While legumes are fairly high in carbohydrates, much of that carbohydrate is insoluble fiber. So black eyed peas have a glycemic load of 12.6 versus 9.4 for garbanzo beans, 5.2 for lentils, 5.3 for mung beans and chana dal, the bean with the lowest glycemic index (1/5 of most beans) about 1-2.

Chana Dal -Lowest Glycemic Bean
Chana Dal -Lowest Glycemic Bean

A glycemic index of 55 is low; a glycemic load of 10 is low and while people looking for weight loss should keep their glycemic load under 60-80, or only eat foods with a glycemic index under 55, it is probably more meaningful to count carbohydrates but select them from low glycemic sources. Neither glycemic index nor glycemic load look at the contribution of fats or protein, nor do they look at the nutritional density of foods (where flavonoid content, minerals, vitamins and desirable fats contribute to health versus empty calories or carbohydrates.)

One of the main drawbacks of the glycemic index and load is that it only  measures the changes in blood glucose.  Fructose, lactose, and other sugars that can increase blood insulin levels do not show as raising blood glucose.  The problem with diabetes is that sugars of all kinds can spike blood insulin, which increases both insulin resistance as well as inflammation in the body.  But it is not easy to measure blood insulin, so the information on low insulemic foods is less available.  In other words, just because agave nectar and fructose show up as low in glycemic values, it does not follow that they are good for blood sugar.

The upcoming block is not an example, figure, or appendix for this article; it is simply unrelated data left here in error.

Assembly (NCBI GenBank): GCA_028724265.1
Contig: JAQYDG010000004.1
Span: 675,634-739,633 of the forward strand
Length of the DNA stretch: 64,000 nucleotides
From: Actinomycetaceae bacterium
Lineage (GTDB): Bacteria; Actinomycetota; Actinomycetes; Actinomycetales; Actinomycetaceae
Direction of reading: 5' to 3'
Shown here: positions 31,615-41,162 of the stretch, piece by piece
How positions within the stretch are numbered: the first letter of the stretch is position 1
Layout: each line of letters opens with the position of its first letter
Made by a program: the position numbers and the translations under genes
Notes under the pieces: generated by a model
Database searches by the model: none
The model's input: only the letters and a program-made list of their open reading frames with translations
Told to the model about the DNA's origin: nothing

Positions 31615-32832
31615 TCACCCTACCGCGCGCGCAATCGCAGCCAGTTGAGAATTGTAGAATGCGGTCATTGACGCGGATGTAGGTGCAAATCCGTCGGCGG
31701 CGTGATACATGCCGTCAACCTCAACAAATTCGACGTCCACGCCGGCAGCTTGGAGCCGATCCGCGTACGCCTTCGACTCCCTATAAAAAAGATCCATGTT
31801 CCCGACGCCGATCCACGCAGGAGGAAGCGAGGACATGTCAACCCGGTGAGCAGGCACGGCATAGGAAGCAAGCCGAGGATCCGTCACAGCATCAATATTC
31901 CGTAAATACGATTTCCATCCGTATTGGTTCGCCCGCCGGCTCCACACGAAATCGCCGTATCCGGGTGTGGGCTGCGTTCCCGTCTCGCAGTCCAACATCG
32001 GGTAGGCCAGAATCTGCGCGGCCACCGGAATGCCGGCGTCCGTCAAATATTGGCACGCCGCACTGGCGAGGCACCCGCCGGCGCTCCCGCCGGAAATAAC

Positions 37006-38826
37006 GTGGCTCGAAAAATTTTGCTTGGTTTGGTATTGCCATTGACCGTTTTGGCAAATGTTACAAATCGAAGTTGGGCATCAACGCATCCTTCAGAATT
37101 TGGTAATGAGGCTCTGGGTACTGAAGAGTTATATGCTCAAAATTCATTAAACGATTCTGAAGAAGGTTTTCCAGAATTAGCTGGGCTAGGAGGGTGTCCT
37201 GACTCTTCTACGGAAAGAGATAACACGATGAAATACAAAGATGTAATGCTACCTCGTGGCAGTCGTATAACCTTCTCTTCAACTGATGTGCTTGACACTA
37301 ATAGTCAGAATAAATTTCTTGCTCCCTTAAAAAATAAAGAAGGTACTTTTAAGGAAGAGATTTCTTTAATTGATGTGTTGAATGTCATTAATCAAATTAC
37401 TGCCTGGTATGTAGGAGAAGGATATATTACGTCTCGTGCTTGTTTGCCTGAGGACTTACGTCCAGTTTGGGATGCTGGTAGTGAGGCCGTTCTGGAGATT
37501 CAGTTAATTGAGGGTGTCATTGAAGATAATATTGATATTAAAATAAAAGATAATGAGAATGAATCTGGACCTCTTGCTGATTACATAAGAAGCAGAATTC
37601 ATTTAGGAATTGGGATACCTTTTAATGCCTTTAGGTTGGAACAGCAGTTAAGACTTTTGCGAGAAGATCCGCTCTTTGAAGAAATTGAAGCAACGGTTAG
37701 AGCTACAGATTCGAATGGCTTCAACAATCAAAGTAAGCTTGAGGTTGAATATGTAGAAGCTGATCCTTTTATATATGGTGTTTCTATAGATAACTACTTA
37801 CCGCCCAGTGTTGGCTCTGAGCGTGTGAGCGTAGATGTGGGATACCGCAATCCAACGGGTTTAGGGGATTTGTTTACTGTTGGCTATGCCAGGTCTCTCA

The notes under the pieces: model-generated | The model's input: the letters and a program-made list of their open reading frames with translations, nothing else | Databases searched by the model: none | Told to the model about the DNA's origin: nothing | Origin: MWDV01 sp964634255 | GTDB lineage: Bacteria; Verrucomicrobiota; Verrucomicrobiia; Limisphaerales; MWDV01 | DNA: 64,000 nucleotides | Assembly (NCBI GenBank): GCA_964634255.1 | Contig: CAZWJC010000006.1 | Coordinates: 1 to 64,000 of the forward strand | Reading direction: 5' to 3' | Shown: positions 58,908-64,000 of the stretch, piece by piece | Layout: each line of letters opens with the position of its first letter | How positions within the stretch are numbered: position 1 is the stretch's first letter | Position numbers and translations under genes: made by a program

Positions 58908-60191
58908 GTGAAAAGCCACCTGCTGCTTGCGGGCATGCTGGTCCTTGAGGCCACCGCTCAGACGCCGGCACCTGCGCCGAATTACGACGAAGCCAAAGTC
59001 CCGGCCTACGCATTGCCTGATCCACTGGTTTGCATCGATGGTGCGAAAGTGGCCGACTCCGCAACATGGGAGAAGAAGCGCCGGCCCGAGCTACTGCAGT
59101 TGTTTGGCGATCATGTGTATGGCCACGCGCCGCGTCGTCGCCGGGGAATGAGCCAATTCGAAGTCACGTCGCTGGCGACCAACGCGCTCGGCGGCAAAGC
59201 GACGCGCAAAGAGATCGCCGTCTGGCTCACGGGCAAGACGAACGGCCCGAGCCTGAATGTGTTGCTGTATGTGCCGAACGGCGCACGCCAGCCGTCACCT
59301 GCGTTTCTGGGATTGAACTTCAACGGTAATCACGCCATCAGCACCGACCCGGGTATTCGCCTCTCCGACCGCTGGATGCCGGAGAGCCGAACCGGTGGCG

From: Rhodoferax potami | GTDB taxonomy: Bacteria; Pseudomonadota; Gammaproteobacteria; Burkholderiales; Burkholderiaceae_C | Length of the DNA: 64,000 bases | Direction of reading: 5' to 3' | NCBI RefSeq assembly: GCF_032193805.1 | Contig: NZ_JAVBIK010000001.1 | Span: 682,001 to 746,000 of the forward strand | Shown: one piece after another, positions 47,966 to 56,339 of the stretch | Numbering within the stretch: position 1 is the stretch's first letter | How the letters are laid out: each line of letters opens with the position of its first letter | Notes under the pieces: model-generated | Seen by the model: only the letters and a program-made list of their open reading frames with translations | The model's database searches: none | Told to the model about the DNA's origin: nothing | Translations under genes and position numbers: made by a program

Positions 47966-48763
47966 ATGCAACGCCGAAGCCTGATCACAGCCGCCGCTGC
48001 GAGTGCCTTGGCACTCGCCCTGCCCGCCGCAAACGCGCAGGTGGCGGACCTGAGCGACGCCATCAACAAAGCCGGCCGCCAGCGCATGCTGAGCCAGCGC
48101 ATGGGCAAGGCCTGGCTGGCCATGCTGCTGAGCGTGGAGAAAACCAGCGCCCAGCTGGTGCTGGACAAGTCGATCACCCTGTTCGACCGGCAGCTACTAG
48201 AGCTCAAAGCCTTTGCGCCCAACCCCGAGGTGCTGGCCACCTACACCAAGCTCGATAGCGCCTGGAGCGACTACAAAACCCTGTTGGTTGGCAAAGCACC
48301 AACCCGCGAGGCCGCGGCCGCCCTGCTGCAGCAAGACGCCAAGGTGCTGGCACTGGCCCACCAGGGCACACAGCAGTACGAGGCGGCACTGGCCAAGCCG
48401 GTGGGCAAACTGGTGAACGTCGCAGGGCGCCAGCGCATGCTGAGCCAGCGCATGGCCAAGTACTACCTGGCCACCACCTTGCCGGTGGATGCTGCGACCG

Neither the glycemic index or glycemic load take into account the sugars that come from the breakdown of protein- excessive protein can raise your blood sugar and blood insulin too.  Fat on the other hand will not raise your blood sugar, although an excess can prevent the breakdown of your body’s fat stores.berriesFlavonoids

And if you have fat along with carbohydrates in a meal, it lowers the sugar and insulin spikes. So people with blood meters- available cheaply and without a prescription- ought to check what their most common combinations of foods- including their favorite cheats- do to their blood glucose.

The glycemic index is most useful when deciding which high-carbohydrate foods to eat. But don’t eat more carbohydrates than your body can handle, particularly if you have diabetes. The number of grams of carbohydrate we consume is very important.

The total amount of carbohydrate, the amount and type of fat, and the fiber and salt content are also important dietary considerations.

Generally speaking foods with a low glycemic load (under 10) have a low glycemic index. Since we don’t eat foods in precise 100 gram portions, glycemic load is more important than glycemic index. But since the total day’s proportion of foods has other considerations, we should probably look at a low carbohydrate diet consisting of low glycemic load, high nutritional value foods.